Regenerative farming is a philosophy and set of agricultural practices that aims to reverse the process of natural resource depletion caused by industrial farming. Regenerative farming aims to build healthy soil for years to come, increase biodiversity, restore balance in ecosystems and mitigate climate change.
Regenerative farming incorporates many practices used in other, more holistic agricultural systems, without completely rejecting the use of chemicals. Rather, it seeks to minimize mechanical operations and the use of inputs that can cause damage to soil organic matter and living organisms.
FoodChain ID Regenerative Farming Standard is an independent, globally applicable, voluntary certification scheme that incorporates environmental elements and regenerative farming requirements for soil health and land management.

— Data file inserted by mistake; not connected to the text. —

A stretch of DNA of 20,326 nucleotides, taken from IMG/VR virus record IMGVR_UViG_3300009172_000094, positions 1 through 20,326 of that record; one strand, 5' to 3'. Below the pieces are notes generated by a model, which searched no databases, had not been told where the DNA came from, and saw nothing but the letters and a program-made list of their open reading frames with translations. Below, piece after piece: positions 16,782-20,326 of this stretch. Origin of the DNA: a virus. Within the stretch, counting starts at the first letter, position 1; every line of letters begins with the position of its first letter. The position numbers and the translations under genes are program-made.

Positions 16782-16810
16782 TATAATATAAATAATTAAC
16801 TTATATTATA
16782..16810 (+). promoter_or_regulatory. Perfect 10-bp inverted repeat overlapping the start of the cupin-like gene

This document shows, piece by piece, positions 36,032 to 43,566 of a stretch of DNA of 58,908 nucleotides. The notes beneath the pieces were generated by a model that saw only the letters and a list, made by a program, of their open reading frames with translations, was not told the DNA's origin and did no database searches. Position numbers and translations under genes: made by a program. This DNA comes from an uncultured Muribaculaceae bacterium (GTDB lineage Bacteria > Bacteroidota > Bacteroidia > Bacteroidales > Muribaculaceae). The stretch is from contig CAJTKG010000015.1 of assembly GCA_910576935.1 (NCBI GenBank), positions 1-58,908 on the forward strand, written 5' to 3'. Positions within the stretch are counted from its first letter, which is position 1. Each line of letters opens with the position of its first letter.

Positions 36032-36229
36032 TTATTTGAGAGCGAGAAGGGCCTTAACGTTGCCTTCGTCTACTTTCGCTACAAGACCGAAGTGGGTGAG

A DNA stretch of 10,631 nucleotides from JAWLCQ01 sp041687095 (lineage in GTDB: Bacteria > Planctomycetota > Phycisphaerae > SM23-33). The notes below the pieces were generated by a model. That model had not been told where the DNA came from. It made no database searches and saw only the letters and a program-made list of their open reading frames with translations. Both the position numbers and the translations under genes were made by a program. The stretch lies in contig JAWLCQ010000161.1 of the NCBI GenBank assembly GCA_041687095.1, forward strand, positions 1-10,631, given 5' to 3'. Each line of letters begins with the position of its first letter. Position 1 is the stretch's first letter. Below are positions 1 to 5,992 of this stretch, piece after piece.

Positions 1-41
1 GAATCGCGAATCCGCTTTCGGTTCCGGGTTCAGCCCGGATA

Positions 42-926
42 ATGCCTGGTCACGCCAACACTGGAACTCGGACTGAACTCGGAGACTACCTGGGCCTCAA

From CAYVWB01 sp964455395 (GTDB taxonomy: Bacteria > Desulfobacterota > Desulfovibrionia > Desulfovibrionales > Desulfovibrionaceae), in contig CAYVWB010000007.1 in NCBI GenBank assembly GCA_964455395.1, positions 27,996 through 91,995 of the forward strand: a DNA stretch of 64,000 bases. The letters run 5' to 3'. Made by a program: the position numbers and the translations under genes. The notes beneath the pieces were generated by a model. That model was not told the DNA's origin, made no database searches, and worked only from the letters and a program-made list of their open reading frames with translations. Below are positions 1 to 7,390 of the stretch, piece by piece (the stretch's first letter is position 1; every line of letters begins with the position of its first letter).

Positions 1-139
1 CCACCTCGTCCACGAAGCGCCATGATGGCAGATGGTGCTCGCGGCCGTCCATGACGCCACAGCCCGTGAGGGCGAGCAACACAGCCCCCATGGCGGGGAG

The standard is applicable to individual producers, groups of producers, as well as processing and commercial companies according to the following three certification categories:
- Individual manufacturer certification
- Group Certification
- Chain of Custody
The basic principles of regenerative farming are:
- Balance of soil nutrients
- The soil must always be covered with weeds or decaying plant material
- Minimize interventions on the ground
- Increase the biodiversity of all organisms (plants, animals) and microorganisms.
- Integration and correct management of fauna, in particular insects and birds present on the farm.
- Increase in organic substance and immobilization of CO2 in soils
Advantages of the standard:
- Provides supply chain transparency with chain of custody principles.
- Applicable to any agricultural system and either organic or conventional farming.
- Audit flexibility when combined with other standards or certification schemes.
- Prepares farmers to participate in a carbon credit exchange market.